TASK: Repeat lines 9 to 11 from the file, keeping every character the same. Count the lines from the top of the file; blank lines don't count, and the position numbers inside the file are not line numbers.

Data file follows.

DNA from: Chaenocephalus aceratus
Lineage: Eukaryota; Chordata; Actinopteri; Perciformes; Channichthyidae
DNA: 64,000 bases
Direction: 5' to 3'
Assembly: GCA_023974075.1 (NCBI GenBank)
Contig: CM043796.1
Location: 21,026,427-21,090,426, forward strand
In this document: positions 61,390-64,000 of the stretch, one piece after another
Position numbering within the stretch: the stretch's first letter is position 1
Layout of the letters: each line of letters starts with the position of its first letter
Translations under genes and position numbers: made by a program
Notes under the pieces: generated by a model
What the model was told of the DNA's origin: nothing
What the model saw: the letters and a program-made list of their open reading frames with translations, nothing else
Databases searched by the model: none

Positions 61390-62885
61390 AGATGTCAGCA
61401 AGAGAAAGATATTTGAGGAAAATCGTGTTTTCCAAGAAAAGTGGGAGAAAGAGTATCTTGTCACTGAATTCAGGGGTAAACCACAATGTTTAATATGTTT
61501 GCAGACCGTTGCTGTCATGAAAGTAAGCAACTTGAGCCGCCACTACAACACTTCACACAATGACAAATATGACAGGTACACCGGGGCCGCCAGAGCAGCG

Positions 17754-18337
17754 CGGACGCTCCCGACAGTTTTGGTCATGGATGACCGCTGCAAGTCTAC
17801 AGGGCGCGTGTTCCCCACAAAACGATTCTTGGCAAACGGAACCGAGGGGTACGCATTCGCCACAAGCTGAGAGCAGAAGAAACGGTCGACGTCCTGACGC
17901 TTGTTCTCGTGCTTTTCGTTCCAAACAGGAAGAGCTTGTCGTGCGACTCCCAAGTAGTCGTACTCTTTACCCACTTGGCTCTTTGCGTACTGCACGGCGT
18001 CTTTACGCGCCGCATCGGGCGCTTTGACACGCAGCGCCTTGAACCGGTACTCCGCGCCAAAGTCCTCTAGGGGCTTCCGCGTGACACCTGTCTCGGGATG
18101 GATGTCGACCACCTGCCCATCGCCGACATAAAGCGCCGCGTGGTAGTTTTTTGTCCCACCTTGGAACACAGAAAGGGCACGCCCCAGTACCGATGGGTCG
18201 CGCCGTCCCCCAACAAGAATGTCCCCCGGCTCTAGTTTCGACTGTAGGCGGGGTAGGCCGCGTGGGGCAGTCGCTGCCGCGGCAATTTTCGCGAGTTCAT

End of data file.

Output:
Position numbering within the stretch: the stretch's first letter is position 1
Layout of the letters: each line of letters starts with the position of its first letter
Translations under genes and position numbers: made by a program